I visited Korea in the fall of 2017 and much to my dismay, I felt Seoul was just a carbon copy of any other East Asian metropolis– more specifically somewhere between a flashy fashion-forward Tokyo and a congested, new-money Beijing. I am not exaggerating when I say almost every young woman in Seoul looked like a copy of each another– pearl colored skin, long eyelashes, slim noses, a cropped hairdo and their boyfriends, usually a little on the heavy-side with their signature Korean male haircut, in tow. These couples were everywhere, from the streets of Seoul to seafood markets of Seoraksan. On the bus ride to Seoraksan, I was stunned how poor much of the countryside looked to be– tarps and corrugated tin roofs covering shack-like structures, worn-down machinery, and many older people working in the fields. Seemed a lot like China’s countryside, where the average person lives well below the means of their urban counterparts. In my imagination, I always thought Korea and Japan were in the same boat- historically, culturally and religiously divergent from China, and more similar to one another. But I began thinking about how Japan was never colonized by another nation looking to exploit resources and control people. They were the colonizers- Korea, Taiwan, Manchuria, Singapore, Malaysia, Austronesia and numerous other places in South East Asia. Korea had been occupied by the Japanese since 1910, a fact not visible to tourists– but nevertheless still a painful and relevant fact that Lee drove home in Pachinko. When I view Korea in light of the fact it was occupied by Japan, the site of the Korean War and other conflicts between Russians, Chinese, Japanese, and Americans, my initial judgement feels ill-informed and wrong. In considering the past century and how many people suffered at the hands of just a few egoists’ political ambitions, it makes me wonder how life can be so unjust.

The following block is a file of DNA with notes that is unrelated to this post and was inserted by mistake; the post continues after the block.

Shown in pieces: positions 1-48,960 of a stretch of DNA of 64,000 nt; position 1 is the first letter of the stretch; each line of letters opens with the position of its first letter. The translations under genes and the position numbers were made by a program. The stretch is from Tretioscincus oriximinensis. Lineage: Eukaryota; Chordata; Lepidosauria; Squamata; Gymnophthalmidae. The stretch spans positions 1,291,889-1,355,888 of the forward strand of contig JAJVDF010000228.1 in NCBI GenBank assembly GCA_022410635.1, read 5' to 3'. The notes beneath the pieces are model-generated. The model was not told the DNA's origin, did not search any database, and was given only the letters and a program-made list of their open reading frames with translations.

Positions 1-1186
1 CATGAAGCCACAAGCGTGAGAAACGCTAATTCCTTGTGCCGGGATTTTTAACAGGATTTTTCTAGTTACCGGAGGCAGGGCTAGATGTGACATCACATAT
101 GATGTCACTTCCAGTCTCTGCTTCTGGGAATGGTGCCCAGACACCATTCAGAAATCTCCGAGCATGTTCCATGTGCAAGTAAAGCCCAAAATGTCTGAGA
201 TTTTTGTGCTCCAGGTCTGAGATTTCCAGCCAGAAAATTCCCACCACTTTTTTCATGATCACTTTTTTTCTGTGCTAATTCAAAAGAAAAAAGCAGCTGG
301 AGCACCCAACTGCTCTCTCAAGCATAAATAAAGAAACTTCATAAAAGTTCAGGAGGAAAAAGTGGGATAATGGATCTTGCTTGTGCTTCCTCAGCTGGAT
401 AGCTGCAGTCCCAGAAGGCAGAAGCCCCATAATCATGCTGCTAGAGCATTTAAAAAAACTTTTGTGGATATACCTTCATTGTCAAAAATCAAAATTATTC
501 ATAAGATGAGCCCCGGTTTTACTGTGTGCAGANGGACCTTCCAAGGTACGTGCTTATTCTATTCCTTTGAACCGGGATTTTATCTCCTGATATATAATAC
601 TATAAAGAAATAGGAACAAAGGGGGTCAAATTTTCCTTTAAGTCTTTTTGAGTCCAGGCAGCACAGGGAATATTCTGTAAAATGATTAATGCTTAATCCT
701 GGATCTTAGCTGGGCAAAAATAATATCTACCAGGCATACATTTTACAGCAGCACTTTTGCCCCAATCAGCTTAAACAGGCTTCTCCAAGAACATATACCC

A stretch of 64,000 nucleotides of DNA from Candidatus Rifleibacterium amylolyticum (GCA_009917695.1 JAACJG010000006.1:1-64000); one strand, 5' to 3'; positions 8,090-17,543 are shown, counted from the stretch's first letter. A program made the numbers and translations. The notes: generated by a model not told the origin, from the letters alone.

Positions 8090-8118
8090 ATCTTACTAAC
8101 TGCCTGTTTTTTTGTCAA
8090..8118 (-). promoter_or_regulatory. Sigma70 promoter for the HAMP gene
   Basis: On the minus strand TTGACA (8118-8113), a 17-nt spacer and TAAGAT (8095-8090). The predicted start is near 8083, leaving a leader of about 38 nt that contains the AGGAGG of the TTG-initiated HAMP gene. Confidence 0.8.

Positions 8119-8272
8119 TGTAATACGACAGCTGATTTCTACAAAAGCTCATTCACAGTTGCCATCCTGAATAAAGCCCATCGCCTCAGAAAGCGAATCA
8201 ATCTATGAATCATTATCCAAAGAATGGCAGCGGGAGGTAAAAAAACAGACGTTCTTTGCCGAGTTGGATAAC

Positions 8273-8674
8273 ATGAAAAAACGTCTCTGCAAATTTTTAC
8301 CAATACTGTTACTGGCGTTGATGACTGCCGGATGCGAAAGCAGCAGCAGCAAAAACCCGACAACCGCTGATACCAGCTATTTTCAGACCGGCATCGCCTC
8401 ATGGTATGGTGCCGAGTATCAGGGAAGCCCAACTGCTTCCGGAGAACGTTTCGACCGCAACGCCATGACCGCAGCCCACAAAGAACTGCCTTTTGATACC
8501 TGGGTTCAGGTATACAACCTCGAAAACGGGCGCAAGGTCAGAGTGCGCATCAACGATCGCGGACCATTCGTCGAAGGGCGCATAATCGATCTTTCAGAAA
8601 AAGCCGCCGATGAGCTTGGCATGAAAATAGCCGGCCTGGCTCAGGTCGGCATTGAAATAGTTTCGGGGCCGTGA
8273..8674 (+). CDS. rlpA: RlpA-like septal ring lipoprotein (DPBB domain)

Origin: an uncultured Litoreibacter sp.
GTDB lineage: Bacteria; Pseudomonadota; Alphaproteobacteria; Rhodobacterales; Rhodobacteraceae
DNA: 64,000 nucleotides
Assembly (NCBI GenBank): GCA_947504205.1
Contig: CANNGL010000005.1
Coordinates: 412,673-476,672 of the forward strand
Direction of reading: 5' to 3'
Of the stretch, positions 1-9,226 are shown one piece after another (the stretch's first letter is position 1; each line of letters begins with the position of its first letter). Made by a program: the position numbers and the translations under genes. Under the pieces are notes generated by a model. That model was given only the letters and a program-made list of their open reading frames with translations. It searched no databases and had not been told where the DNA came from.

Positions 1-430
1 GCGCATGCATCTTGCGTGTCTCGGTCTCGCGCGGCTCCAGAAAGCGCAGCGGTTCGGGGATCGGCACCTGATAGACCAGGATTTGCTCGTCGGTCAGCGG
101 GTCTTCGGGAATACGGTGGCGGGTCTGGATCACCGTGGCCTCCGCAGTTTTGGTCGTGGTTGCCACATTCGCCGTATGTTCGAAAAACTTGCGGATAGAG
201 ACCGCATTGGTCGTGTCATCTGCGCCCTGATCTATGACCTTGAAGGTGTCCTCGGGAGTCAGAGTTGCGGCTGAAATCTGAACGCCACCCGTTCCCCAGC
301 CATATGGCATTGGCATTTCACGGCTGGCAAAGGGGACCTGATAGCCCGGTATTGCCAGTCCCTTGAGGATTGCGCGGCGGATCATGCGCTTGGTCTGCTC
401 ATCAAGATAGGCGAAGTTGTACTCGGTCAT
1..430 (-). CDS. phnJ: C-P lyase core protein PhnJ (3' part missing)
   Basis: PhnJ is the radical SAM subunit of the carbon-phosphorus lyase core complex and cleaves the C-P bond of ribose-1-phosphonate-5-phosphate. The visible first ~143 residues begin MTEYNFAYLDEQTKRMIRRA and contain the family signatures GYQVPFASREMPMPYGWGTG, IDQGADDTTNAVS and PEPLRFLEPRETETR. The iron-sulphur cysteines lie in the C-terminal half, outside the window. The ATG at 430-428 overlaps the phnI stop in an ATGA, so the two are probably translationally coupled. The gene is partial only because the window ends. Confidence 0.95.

And that’s just it; Sunja lives an unjust life. No matter how many sacrifices she makes to right the wrong, she can’t.